Oracles are services that connect the external data blockchains need to operate to decentralized applications, other blockchains, marketplaces, cloud providers, IoT devices, as well as payment and corporate systems. Oracles sometimes collect this external data and transmit it, but they can also generate and be the source of the data.
Let’s take a look at another example: think of a decentralized crypto exchange. Their smart contracts don’t know the exact current exchange rates of their listed tokens. It’s a lot like when you have a service that needs an internet connection to relay external information without which it can’t operate. Think about Uber. When’s the last time you were able to order an Uber without an internet connection? Can’t think of it can you. That’s because your phone relies on Uber’s central servers to tell it where a nearby driver is.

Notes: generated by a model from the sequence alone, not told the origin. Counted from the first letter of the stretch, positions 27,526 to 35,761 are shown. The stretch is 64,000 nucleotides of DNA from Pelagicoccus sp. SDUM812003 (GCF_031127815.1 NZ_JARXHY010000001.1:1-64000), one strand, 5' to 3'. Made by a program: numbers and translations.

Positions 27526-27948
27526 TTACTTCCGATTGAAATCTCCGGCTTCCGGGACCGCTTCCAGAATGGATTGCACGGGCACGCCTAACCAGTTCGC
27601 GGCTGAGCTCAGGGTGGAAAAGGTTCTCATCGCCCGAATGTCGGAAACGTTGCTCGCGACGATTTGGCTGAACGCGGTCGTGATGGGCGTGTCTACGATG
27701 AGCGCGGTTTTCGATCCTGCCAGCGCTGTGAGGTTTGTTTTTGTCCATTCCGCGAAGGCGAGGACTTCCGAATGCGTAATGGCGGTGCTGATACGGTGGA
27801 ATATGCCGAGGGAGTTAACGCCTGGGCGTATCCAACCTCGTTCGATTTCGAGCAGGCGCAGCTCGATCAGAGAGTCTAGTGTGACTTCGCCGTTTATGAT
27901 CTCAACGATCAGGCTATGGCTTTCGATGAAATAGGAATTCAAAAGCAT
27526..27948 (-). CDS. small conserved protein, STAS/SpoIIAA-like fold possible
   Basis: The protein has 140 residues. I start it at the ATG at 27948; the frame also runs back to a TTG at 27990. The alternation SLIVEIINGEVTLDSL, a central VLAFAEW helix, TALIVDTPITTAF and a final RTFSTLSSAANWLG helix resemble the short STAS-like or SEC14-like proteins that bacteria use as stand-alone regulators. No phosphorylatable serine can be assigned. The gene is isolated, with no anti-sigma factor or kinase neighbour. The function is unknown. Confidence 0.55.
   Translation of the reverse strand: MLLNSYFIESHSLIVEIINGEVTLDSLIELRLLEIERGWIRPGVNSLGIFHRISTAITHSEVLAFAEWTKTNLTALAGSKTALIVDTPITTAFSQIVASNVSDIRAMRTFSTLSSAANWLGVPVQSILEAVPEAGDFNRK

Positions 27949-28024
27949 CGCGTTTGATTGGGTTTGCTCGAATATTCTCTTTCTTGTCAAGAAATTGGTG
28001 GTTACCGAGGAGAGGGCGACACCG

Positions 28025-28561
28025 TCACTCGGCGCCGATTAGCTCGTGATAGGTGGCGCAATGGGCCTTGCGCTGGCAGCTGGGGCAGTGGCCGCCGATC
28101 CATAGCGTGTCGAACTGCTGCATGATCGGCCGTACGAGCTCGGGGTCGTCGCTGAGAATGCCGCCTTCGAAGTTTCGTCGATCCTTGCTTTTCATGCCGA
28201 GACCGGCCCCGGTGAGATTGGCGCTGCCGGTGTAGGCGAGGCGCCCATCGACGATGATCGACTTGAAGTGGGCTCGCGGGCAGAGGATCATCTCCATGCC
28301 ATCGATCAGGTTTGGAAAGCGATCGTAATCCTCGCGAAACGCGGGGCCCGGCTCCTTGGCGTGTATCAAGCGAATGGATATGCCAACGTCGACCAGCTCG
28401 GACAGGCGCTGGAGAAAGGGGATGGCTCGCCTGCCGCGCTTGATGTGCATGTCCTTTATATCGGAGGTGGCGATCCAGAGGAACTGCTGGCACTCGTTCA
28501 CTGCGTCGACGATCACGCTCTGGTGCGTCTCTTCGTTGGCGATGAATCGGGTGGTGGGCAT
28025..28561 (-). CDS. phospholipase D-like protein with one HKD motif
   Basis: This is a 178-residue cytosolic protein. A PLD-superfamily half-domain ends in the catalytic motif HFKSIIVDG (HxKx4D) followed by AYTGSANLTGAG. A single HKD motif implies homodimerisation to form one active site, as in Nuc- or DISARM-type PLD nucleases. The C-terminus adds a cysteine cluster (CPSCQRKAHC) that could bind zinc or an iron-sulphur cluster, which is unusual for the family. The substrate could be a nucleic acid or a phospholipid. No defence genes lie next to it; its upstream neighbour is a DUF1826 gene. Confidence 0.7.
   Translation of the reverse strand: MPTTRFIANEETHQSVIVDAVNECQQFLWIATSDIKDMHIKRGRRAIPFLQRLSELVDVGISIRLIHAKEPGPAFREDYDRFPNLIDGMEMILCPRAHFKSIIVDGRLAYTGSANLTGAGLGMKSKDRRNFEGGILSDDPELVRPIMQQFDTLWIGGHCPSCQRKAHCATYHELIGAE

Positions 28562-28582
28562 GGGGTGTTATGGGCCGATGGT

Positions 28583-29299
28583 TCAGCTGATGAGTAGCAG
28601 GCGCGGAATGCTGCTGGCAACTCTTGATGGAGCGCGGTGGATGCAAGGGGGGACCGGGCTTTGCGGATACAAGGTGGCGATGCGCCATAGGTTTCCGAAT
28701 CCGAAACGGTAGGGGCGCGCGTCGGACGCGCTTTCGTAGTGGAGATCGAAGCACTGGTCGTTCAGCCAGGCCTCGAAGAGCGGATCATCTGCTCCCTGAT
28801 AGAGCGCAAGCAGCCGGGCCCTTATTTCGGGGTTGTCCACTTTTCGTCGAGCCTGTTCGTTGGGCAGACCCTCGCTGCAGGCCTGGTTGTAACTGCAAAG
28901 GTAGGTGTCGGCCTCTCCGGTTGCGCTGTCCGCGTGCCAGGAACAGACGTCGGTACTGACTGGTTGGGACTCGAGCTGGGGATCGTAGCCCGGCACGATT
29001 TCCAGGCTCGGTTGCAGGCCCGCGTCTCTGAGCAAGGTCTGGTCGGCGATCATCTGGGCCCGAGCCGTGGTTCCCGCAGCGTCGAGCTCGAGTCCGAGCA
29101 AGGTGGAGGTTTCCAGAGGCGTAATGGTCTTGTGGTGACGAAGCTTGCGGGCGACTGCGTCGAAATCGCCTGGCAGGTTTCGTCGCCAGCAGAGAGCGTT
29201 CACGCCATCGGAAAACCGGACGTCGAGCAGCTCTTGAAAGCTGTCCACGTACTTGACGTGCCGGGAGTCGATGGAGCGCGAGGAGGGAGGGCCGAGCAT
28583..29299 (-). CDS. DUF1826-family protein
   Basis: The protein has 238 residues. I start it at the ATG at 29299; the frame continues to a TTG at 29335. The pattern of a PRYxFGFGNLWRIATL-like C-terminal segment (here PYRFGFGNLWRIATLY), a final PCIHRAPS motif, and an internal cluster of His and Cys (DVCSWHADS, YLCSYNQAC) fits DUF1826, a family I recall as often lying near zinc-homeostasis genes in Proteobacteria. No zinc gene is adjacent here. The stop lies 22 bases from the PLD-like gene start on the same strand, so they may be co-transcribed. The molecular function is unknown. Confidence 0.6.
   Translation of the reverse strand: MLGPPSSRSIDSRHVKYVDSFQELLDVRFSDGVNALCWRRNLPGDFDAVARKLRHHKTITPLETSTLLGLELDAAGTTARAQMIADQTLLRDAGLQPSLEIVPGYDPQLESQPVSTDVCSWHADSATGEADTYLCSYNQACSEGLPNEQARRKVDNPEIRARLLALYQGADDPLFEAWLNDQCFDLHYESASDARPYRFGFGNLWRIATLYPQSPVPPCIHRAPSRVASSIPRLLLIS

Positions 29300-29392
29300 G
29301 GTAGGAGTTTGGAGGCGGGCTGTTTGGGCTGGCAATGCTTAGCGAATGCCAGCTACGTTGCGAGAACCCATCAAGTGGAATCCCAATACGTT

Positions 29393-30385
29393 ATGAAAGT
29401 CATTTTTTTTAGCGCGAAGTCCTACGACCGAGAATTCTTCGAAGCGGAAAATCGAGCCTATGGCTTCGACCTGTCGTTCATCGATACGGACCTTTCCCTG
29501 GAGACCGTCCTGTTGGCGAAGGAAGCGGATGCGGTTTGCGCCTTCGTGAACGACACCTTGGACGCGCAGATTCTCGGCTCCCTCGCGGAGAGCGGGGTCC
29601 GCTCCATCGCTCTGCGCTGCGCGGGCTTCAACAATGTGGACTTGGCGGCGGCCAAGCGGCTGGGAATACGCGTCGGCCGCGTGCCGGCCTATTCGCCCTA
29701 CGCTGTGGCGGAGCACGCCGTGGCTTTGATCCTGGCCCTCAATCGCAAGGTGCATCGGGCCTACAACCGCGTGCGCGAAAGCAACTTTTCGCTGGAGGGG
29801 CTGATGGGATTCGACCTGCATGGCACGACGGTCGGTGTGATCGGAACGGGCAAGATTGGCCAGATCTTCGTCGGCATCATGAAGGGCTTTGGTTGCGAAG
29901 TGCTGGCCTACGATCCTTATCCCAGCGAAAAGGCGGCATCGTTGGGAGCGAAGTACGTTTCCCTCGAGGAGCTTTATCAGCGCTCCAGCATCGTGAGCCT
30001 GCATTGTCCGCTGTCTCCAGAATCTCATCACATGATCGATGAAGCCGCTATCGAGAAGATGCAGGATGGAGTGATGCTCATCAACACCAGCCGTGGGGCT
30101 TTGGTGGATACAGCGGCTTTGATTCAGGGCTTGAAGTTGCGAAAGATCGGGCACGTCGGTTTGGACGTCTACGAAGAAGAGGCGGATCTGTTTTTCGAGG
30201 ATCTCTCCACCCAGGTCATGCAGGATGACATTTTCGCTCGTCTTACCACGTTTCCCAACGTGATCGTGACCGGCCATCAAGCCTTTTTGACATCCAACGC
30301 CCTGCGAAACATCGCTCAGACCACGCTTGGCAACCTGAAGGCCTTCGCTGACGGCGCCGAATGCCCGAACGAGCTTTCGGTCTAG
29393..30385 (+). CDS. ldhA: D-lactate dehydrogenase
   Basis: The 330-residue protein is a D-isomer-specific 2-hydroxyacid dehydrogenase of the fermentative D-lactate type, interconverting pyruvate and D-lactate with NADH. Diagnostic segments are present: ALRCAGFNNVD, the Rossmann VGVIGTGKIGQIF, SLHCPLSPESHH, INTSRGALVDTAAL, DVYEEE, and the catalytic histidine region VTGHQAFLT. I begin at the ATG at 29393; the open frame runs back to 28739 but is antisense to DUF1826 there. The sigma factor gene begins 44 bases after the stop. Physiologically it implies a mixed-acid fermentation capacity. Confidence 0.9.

In the same way, a decentralized crypto exchange relies on an oracle to tell it the correct current exchange rates of its listed tokens. Oracles act as a reliable transmitter of information. If a smart contract needs to know how much a token is worth, an oracle provides that information. If Kim Kardashian auctions exclusive pictures of herself as NFTs, oracles provide data on which users placed bids on Kim K’s minted art across different exchanges and how much. Then, an application can surface to users an accurate price that is based on all the different markets where the NFTs are being traded.
Let’s build an example we’ll revisit several times in this article: Imagine a decentralized Uber. A low earth-orbiting satellite could run an ETH node that verifies geospatial data, and then compares that with local anonymous devices connected via bluetooth using an app like Nodle in order to triangulate and verify your GPS location. This will share with a driver exactly where to pick you up without having to give away any personal information to Uber or any other single point of failure.